After five days of slow counts, unfounded accusations of voter fraud and a number of close calls, Joe Biden has beaten Donald Trump in the US presidential race. Flipping key states like Pennsylvania and Michigan, Biden took well over the 270 electoral college votes needed to win, putting an end to one of the most tumultuous presidencies in modern times.
The result was met with positivity from the stock exchanges. Within hours of the stock market closing, US equities (the red and blue lines in the chart below) rose ~7% across the week, driven mainly by growth stocks. The rally also extended to Europe (~8%) and Emerging Countries (~4%).
An injection of calm
Even when it looked like the election result might be contested by Trump, the market reaction was positive. Focusing more on the medium term, markets showed that they never wholly took the president’s rhetoric seriously.
The VIX (green line in the graph below) – an indicator of fear in US markets – fell by 30%, returning to pre-election levels. Not even Trump’s repeated accusations of fraud have reversed the trend. We shouldn’t forget that this election has been a major risk factor over the past few weeks – its orderly conclusion has been welcomed.
The movement of the rates curve was predictable given the reduced likelihood of a big fiscal stimulus. A drop of more than 20 bps on long-term maturities (yellow and white lines in the graph below) was catalysed by a reduction in inflationary expectations. We recall how an interest rate regime contained in the context of a growing economy is a determining factor for corporate valuations.
The ‘Blue Wave’ never came
Despite losing the race, the Republicans performed better than perhaps any pollster predicted. Where most predicted a loss in the White House, the Senate and the House, this kind of sweeping Democrat triumph now seems unlikely. Any anxiety about increased taxation on larger companies has, for now, been assuaged.
With election uncertainty largely behind us, markets will now turn to focus on the issue of economic recovery. We don’t rule out the possibility of Biden’s proposed tax reforms sparking volatility, but the fact that the Democrats likely won’t hold a Senate majority could mean a better balance between investment and taxes. This could take some of the pressure off of equities.
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Time for fiscal stimulus
On the other hand, a divided Congress could hinder the political process towards a new stimulus package. This goes some way to explaining the underperformance of cyclical sectors and mid-cap companies, which are in greater need of state support. However, it seems unlikely that party politics will significantly limit the scope and scale of fiscal action.
There is, historically, no evidence that a divided Congress negatively affects market performance. Having said that, we need to see rapid progress in fiscal stimulus talks and economic manoeuvring talks to justify the current equity valuations.
A note on bonds
Now, let’s have a quick look at bonds. As mentioned, the yield curve has, initially, flattened. This is likely a response to the Democrats’ seeming failure to win a decisive victory. This isn’t to say that, when the details of the Democrats’ economic plan are clearer, an increase in prices won’t rekindle and the curve won’t rise again in relation to long-term rates.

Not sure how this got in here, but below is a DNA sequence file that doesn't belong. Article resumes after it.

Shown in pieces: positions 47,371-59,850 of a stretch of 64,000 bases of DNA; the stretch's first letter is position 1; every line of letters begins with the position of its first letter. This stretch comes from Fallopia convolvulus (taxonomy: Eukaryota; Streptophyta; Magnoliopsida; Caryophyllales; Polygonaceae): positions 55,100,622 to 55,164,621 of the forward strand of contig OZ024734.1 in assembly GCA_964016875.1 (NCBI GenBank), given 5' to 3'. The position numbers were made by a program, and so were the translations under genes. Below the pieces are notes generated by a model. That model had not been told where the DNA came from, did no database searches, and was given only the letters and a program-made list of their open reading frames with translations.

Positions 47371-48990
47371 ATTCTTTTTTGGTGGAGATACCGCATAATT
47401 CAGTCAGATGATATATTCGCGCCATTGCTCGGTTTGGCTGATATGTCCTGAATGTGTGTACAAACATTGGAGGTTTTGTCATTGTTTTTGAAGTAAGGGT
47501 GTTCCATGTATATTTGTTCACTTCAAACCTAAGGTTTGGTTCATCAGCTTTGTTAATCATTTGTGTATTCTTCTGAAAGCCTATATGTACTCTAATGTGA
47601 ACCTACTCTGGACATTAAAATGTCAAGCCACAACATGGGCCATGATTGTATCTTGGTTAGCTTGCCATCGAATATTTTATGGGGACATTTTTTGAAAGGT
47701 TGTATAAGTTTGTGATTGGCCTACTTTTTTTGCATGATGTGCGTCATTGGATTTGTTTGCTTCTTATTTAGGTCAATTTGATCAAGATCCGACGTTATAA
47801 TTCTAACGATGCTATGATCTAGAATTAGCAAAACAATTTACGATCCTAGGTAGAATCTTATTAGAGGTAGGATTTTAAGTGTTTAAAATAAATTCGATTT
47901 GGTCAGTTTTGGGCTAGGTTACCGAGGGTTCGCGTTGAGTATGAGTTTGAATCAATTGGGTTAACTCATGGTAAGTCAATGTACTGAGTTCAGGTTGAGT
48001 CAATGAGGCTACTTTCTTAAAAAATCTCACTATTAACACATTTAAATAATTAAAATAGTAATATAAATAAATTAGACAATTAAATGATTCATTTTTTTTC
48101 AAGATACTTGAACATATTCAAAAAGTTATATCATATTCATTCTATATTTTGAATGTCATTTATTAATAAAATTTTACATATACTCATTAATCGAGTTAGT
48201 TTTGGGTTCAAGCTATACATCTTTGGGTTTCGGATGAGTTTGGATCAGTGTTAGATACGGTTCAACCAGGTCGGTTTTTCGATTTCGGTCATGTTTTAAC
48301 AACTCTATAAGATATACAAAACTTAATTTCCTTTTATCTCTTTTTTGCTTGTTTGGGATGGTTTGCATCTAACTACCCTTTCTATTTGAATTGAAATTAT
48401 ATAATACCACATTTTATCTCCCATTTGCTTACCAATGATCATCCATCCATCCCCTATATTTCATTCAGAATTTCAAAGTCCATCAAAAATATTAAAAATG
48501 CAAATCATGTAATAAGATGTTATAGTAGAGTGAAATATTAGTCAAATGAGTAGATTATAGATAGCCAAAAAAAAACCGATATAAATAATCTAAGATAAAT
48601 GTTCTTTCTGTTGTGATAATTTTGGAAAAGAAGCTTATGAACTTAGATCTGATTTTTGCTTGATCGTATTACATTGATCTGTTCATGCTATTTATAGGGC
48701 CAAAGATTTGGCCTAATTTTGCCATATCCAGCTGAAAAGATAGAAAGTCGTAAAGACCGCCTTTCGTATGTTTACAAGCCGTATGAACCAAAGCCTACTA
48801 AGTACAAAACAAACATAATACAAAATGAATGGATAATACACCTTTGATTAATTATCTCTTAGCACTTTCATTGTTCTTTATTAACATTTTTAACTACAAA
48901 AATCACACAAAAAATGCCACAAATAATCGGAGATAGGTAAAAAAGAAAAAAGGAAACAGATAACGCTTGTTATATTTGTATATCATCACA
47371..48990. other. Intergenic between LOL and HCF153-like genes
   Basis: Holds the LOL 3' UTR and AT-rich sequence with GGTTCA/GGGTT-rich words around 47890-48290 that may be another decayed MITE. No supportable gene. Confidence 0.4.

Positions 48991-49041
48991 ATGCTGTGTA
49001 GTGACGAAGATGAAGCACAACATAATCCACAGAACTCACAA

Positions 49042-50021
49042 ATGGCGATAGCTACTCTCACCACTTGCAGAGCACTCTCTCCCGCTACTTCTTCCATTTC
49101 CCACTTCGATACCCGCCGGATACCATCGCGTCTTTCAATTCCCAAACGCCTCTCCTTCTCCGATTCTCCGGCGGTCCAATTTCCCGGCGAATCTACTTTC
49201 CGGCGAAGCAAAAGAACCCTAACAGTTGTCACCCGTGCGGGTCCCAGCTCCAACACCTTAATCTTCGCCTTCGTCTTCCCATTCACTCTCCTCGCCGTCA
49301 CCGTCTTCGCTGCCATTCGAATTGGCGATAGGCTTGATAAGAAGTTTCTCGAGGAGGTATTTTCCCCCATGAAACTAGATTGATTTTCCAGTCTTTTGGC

A new approach to Covid-19
One of the more immediate impacts of the Biden presidency will come from his ‘Covid-19 task force’. Tasked with essentially ripping up Trump’s response to the pandemic and starting anew, the advisory team will be key to Biden’s plan to get the US’ sky-high infection figures down.
Biden was quick to discuss Covid-19 in economic terms during his victory speech in Delaware on Saturday night. “We cannot repair the economy, restore our vitality, or relish life’s most precious moments,” Biden said, before getting the virus under control. Those with their priorities rooted in economics and a sharp ear will take kindly to the ordering.
Ultimately, Trump’s disastrous Covid-19 response – he has overseen more cases and deaths than in any nation globally – played a significant role in his election failure. The global economy, impacted as it is by the continued spread of the pandemic, will have one eye on Biden’s fresh approach to the virus, a change of direction that could be a boon in the medium to long term.
One less risk factor for 2021
In short, it seems that what the markets feared most was uncertainty itself. All in all, as we move closer to 2021, we see macroeconomic factors taking precedence over political issues. This could be good for risky assets, so long as growth starts picking up momentum in the first quarter and Covid-19 doesn’t spiral out of control again.
Of course, any appeals process could throw a spanner in the works, with lawyers tasked with looking for irregularities even before the result was confirmed. Trump contested the legitimacy of mail-in votes, which has been met with bemusement more than concern from a Democrat perspective.
An extended saga of controversy akin to that seen in 2000 now seems unlikely, though, given Biden’s resounding electoral college win. It may have been slow, tense and occasionally ugly, but the democratic process was conclusive enough to realistically rule out any legal challenge.